If your toddler is in childcare so you can work, it’s normal to wonder about the effects of this outside care on your little one.
Not surprisingly, the connection between childcare and child development continues to be a hot-button topic among researchers. But research has found that high-quality childcare encourages young children’s cognitive, language and pre-academic skills, especially among children at risk for developmental delays.
The National Institute of Child Health and Human Development’s Study of Early Child Care and Youth Development ran from 1991 to 2009 and followed more than 1,300 children from 10 locations from birth to age 15. They represented a cross-section of race, education, income and family structure, as well as type, quality of childcare and the number of hours children spent in non-parental care.
This large, multifaceted study took into account
- child-to-staff ratios
- caregivers’ positive interactions with children, including speaking with the child, asking questions, and responding to verbal cues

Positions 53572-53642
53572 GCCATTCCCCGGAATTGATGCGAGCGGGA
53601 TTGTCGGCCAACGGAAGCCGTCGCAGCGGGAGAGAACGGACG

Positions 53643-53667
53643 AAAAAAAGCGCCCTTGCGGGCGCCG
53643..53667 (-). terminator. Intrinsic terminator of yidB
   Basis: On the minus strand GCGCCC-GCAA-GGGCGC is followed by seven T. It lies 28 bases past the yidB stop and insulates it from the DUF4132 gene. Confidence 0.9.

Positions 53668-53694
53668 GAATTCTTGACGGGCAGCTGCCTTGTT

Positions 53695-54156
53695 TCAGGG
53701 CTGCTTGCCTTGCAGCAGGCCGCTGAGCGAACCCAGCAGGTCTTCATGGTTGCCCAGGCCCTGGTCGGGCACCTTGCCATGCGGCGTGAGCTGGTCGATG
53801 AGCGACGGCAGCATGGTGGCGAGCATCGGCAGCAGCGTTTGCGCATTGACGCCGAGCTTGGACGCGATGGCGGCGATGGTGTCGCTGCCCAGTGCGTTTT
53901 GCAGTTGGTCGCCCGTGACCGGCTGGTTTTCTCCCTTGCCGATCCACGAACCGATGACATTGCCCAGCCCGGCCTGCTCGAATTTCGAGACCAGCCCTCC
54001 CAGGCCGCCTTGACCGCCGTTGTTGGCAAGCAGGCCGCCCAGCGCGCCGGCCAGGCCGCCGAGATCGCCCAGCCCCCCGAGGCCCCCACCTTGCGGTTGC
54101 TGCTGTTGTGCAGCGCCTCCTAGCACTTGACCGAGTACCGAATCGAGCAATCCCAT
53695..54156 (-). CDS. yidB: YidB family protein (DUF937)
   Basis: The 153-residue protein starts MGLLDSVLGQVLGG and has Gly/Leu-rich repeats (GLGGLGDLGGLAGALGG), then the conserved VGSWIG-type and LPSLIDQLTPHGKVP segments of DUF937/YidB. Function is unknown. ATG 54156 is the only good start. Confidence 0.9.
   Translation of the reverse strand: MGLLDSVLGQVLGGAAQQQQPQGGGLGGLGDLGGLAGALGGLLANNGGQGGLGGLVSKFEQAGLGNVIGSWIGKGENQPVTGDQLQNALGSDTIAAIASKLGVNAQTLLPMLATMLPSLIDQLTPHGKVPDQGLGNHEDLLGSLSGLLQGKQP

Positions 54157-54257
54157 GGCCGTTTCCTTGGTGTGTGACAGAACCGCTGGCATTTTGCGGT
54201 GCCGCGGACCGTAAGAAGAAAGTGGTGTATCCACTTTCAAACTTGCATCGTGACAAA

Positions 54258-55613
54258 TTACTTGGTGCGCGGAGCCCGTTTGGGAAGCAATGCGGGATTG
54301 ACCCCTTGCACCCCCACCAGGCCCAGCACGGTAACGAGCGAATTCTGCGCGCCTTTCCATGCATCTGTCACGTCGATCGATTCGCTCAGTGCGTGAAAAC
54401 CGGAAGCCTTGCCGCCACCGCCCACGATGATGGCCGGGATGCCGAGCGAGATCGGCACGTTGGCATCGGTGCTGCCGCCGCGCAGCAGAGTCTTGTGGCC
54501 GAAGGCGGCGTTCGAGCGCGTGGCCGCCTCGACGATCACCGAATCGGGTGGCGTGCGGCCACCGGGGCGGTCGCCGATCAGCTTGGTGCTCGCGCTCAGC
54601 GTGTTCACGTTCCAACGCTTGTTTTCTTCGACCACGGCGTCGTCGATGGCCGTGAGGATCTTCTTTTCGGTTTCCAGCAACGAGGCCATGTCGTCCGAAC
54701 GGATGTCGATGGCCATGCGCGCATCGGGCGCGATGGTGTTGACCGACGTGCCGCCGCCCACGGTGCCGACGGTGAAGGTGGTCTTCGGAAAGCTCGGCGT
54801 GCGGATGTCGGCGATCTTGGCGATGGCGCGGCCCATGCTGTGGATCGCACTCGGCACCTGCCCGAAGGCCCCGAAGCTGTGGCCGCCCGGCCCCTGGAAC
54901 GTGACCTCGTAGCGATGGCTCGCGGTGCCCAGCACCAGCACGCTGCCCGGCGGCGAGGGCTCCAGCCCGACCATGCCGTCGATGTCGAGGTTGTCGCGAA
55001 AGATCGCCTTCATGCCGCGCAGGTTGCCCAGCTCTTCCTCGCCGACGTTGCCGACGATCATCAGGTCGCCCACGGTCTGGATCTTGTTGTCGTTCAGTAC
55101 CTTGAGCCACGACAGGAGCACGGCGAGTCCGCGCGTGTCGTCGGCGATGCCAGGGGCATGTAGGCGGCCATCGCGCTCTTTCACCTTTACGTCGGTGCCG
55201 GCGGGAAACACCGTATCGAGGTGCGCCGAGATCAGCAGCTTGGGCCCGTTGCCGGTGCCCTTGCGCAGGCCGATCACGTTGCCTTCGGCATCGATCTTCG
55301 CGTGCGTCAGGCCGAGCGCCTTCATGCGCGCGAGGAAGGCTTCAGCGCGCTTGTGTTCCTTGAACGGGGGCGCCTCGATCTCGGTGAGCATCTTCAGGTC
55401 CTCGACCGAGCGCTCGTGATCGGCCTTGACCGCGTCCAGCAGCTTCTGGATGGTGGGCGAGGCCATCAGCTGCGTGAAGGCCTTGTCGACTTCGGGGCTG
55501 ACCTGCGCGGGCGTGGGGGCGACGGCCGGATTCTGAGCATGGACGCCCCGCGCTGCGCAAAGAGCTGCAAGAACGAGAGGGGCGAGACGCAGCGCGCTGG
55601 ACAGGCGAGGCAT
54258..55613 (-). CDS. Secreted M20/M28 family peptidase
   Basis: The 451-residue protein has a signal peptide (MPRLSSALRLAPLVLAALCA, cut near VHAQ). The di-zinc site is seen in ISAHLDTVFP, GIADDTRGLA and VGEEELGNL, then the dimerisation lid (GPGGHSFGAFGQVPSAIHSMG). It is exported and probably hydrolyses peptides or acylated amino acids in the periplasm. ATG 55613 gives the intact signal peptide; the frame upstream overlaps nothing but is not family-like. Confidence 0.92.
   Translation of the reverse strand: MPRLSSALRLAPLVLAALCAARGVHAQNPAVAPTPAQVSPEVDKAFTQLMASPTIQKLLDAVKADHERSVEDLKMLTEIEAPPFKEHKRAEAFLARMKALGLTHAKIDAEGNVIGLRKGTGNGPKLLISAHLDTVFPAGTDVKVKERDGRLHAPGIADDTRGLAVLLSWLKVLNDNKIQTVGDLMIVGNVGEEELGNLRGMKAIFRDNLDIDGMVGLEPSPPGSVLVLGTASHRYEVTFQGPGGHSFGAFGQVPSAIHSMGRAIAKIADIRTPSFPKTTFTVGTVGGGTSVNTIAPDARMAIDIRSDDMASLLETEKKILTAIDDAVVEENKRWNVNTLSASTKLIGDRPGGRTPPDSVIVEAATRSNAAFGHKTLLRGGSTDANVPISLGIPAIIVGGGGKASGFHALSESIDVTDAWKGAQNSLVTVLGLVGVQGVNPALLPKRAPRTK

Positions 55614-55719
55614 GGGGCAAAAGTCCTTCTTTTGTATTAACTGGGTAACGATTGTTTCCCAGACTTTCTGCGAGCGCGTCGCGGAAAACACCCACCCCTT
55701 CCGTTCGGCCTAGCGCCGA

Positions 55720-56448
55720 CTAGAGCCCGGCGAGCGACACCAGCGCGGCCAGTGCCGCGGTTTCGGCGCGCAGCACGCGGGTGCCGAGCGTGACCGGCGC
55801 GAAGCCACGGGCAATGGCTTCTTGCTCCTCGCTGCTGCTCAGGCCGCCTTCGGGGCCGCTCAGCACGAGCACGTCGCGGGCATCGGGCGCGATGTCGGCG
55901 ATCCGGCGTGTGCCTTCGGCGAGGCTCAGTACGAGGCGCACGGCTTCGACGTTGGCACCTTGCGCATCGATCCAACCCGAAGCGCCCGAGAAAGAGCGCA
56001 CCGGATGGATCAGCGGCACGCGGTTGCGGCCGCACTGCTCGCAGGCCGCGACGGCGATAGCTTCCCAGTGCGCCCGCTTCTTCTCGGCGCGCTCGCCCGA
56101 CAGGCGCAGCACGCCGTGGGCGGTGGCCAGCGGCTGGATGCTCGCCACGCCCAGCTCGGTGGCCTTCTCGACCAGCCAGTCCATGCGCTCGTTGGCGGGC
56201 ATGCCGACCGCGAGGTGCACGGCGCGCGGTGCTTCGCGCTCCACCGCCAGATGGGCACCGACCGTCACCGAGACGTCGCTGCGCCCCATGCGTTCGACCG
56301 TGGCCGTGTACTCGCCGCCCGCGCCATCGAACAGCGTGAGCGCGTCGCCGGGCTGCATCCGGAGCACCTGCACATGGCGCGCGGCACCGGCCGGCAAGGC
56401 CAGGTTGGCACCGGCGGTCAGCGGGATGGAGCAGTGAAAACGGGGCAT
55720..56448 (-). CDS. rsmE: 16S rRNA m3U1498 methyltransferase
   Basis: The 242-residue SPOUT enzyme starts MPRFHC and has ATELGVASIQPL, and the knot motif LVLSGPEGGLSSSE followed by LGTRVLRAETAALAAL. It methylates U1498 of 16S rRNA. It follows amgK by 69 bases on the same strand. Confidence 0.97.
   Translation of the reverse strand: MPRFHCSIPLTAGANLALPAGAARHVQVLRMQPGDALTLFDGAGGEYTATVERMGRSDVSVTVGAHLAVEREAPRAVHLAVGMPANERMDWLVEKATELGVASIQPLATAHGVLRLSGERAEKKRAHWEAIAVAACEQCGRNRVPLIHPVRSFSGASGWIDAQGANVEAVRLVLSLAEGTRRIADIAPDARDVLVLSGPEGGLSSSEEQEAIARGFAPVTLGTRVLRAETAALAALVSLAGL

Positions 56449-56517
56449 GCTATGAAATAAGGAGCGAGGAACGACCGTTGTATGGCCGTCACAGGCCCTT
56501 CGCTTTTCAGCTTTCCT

- the frequency of interaction
It found that childcare quality was consistently related to children’s social, emotional, cognitive, and language development over the first 3 years of life.
The study also found, that factors such as a mother’s sensitivity to her child, family income, and the quality of the home environment outweighed any aspect of outside childcare in affecting children's development in these areas.
Finally, there was little evidence that early, extensive and continuous childcare was related to problematic childhood behavior. In fact, researchers found that teens who spent the most time in high-quality childcare during their first 4 1/2 years of life reported fewer acting-out behaviors at age 15.
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